About Call Centers

About the Teleservices Call Center and Contact Center Industry

The call center industry plays a vital role in facilitating commerce and communication across the United States, as well as the world. Call centers are highly desired businesses for many states and municipalities. Unlike manufacturing, they have little negative environmental impact; they are an ideal “green” business. Call centers are also most conducive to telecommuting, allowing agents to work from home – or anywhere there is high speed Internet access – saving on travel time and expense, as well as keeping cars off the road. Given this flexibility, call centers can often continue to function during natural disasters or health pandemics. Most call centers provide competitive compensation and nice benefits to their employees and many offer bonuses and other sought-after perks. People often prefer call center work for its variety (no two calls are the same), flexible hours, training opportunities, and advancement potential. It is ideal for those who enjoy helping others, as each call presents an opportunity to do just that. Many a call center agent has made the call center a life-long and satisfying career, advancing through the ranks, earning a good living, and enjoying challenging and rewarding work.

By definition, a call center is a centralized place where calls are answered. However, call centers no longer handle solely calls, nor do they need to be centralized. Sometimes the label of “contact center” is used instead, reflecting that other forms of communication (such as email and text chat) are also handled. Additionally, call centers can encompass multiple locations, working together on one integrated system. In fact, call center agents are even able to log in from their home and process calls remotely.

Call centers can be “in-house” or “outsourcing.” In-house call centers function as a department within a business and provide service to that organization. An outsourcing call center is a business that expressly provides call center services to other companies. There are arguably 50 to 100,000 call centers in the United States. Of these, roughly 90 to 95 percent are in-house call centers.

A trend has been to move call center activity to other countries that boast stable technological infrastructures and offer qualified workers who possess lower wage expectations. This is typically referred to as offshoring and is too often incorrectly called outsourcing. The majority of U.S. call center outsourcing is, and will continue to be, to U.S.-based call centers. Recently, many companies have moved some or all of their offshore call center work back to the U.S. This has been in response to customer frustration, to improve customer service, and because anticipated savings from being offshore often to not materialize.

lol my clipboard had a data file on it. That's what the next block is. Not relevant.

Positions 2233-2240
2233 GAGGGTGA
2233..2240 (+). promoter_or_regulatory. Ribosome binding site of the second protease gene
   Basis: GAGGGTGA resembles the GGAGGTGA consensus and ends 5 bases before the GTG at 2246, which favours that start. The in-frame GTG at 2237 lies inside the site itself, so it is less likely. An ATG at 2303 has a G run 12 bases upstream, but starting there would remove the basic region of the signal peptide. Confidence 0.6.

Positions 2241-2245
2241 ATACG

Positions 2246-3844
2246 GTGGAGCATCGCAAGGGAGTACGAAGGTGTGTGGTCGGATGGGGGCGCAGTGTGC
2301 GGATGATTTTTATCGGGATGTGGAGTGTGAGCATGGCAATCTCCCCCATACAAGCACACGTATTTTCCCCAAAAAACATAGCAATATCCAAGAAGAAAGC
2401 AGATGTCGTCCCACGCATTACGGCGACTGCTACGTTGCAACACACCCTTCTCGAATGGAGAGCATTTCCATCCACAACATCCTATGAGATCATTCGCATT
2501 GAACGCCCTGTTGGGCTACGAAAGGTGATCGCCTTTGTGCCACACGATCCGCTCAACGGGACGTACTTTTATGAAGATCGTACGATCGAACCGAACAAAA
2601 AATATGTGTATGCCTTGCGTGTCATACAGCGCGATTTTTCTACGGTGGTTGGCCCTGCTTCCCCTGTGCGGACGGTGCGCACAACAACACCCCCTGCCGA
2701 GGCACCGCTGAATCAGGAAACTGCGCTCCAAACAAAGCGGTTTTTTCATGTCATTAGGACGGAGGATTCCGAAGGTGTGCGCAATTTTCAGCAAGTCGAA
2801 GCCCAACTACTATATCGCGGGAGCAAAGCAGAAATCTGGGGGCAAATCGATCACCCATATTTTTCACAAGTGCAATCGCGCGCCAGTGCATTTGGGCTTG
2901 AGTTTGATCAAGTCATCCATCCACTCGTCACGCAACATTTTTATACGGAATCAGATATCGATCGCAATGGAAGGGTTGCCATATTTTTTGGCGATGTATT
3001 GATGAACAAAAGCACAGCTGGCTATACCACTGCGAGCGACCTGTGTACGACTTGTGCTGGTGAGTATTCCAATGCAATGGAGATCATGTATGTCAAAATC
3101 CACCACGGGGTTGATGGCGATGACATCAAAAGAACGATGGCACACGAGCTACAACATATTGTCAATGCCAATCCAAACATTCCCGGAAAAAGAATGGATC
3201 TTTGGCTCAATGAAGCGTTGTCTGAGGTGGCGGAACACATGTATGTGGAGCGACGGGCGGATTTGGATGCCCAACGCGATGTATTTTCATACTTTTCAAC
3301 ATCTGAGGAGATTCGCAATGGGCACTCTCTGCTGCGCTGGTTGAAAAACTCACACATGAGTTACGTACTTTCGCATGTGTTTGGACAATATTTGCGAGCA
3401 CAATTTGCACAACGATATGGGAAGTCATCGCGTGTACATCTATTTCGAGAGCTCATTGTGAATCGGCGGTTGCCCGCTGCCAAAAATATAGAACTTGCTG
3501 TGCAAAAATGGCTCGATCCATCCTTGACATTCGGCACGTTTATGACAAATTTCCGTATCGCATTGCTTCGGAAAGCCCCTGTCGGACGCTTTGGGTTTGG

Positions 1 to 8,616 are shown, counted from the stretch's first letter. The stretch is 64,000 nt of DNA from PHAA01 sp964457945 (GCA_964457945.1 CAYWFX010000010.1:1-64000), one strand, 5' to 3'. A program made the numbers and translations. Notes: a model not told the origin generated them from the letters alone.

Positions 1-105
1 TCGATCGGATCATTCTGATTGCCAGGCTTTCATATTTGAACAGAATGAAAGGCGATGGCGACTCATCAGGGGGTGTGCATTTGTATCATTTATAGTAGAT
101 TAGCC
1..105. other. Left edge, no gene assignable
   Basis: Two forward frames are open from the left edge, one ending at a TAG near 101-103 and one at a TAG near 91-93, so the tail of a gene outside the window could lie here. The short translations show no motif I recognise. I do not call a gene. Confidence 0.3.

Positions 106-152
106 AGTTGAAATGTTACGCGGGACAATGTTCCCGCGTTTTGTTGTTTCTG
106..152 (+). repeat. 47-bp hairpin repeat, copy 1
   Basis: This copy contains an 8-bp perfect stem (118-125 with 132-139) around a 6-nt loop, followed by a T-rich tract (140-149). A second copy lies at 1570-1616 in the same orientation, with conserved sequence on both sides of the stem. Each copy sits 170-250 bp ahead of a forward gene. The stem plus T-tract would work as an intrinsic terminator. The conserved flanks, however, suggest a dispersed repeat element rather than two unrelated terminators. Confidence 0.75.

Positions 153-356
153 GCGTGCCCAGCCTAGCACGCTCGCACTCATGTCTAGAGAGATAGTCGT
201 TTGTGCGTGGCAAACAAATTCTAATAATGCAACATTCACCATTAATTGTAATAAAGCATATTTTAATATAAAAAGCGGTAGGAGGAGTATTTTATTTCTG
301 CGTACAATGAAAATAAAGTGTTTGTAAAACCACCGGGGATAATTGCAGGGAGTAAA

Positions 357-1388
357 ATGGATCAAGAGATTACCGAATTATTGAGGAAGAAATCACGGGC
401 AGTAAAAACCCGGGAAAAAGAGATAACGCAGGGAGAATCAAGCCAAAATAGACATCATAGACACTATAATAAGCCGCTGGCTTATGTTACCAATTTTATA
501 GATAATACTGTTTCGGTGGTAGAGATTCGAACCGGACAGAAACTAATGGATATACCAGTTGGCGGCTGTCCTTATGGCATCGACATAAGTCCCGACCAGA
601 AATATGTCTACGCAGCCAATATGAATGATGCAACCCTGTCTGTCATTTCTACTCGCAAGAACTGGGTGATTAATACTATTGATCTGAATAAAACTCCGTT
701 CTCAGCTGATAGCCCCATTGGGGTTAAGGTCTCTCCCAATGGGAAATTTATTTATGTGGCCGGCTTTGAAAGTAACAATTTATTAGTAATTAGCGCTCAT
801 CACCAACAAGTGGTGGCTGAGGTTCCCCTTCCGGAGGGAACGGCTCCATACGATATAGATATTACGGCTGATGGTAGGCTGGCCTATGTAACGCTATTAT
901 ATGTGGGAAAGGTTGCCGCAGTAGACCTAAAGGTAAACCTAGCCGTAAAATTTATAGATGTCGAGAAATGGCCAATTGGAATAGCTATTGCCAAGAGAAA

Another important distinction is that call centers can handle inbound calls, outbound calls, or both. Inbound call centers are reactive in nature; they respond to calls when they occur. Most call centers today handle incoming calls; they do not make telemarketing calls. Outgoing call centers are proactive in nature, placing calls to specific businesses or individuals at certain times, in compliance with state and federal laws. Though seemingly similar in nature, inbound and outbound centers have very distinct and dynamic differences.

Outbound calling, which is sometimes called “telemarketing” has dropped off considerably in recent years. With the formation of the “Do Not Call” (DNC) list in 2003, consumers have been able to remove themselves from receiving most types of outbound calls. All viable and professional call centers are in full compliance with the DNC regulations and some go beyond what is required.

The preceding descriptions of call center work all involves people talking to people. Another aspect is automated calling, often referred to as “robo calls.” There are limits placed on robo calls, but not enough as far as most consumers are concerned.

Prerecorded marketing calls (robo calls) to consumers require written authorization if they are to be made legally. Even having an existing business relationship does not negate the need to obtain prior approval in writing. Calls of an informational nature are not affected, as are most nonprofits. Sadly, the politicians who made the laws restricting robo calls, opted to exempt themselves from the regulations. This means that come each election, most people are deluged with political robo calls. Don’t blame the call centers for this – blame the politicians!